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Saturday, March 29, 2014

Why have we combined minor league football with a college education?

With all the talk about unionizing college athletes last week, I question why we ever combined sports and education in college.  I am not talking about intramural sports nor club sports where the participants generally pay their own way.  I am talking about how we have combined minor league NFL and NBA programs with college. For most of us that is the way it has always been.

Granted, a few student athletes get a great education.  But this seems to be the exception.  Instead the institutions work at perpetuating the myth of the “student athlete” and the only goal is to find a way for the star player to get the minimum passing grade in his classes (which frequently are on a par with high school) and then coddle the athlete so he can retain his athletic eligibility. 

College Football and Basketball are big money – a $16 billion a year business.  And every time you have big money, the temptation is to cheat for a bigger share of the pie.

Why not move college sports into separate minor league teams that are loosely affiliated with colleges?  The business  would receive no financial support and receive none of the revenues of the minor league franchises. That way colleges could concentrate on delivering a great education at a competitive price (I know – you never hear about this second criterion.)

This story about a college football player’s A- final term paper might cause you to question the system we have created.

Friday, March 28, 2014

What is she trying to achieve?

As Charlie Rose introduced Drew Faust, President of Harvard, he said “In her installation address, she said: ‘A university is not about results in the next quarter, it is not even about what the student has become by graduation. It is about learning that molds a lifetime, learning that transmits the heritage of millennia, learning that shapes the future.’”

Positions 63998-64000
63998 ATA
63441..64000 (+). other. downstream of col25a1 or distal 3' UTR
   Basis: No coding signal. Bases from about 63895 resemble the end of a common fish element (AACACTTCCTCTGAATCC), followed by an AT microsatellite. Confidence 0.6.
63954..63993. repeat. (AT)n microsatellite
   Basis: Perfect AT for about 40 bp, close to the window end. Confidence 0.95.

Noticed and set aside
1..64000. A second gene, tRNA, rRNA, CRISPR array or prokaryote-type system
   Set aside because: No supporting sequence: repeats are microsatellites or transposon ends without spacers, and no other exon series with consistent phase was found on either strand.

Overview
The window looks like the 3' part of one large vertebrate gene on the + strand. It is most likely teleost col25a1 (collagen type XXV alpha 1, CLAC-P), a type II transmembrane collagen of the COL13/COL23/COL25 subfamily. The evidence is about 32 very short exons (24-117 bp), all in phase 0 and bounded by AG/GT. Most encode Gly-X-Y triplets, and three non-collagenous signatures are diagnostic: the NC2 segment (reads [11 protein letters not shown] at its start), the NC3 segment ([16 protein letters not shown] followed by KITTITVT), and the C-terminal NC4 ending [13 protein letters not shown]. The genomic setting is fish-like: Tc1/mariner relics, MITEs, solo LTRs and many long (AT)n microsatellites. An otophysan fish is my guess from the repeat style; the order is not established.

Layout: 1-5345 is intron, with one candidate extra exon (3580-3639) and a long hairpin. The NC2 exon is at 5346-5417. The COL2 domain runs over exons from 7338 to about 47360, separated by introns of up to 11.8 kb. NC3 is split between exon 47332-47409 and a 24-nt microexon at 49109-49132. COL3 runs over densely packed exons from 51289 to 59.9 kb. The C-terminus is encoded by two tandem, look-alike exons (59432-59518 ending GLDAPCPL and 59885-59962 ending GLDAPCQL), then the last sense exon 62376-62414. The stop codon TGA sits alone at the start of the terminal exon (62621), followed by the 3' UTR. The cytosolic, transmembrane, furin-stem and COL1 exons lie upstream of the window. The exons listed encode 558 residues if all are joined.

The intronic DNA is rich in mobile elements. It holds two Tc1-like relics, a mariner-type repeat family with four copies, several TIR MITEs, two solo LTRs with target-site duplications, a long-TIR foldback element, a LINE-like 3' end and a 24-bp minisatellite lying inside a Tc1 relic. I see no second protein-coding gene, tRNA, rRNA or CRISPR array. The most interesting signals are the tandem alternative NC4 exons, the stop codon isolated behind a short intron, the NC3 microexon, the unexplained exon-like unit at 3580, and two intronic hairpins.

Here is my question:  How in the heck do we know if the President is achieving her goals?  How would we know if she is an utter failure or a grand success with her stated mission?  Do we have to wait until the President and we are all dead?

It is a noble sounding mission statement.  But is it possible that it is all puff? Pure BS?

Maybe we should state the goals and the mission of the university in more down to earth terms. Perhaps we should express it in simple language such that when the President of Harvard is failing we will know it and we can replace her. Maybe we should be able to measure the results rather than rely on her "gut feeling" or the President's gut feeling as proof of success.

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Sunday, March 9, 2014

Drunken Party at UMass Results in Injuries

"Police arrested 73 people at a University of Massachusetts at Amherst Pre-St Patrick's Day party in which unruly students threw beer cans, bottles and snowballs at authorities, leaving four officers with minor injuries."

As we debate the pros and cons of college, it is important to remember that substantial use of alcohol is frequently at the core of the experience.  

I am not a teetotaler, but can we go back to the basics?  What is the purpose of college?  In my mind, it is to prepare young adults to find jobs that will allow them to contribute to the economy.  And prepare these students at a reasonable cost.  

A party here and there is no big deal, but when regular drunkenness becomes established as the norm, then one must question how well we are achieving our primary goal.  

I don't think that enough colleges today are providing the important lessons and when you compound that problem with skyrocketing tuition fees, the whole institution needs to be rethought.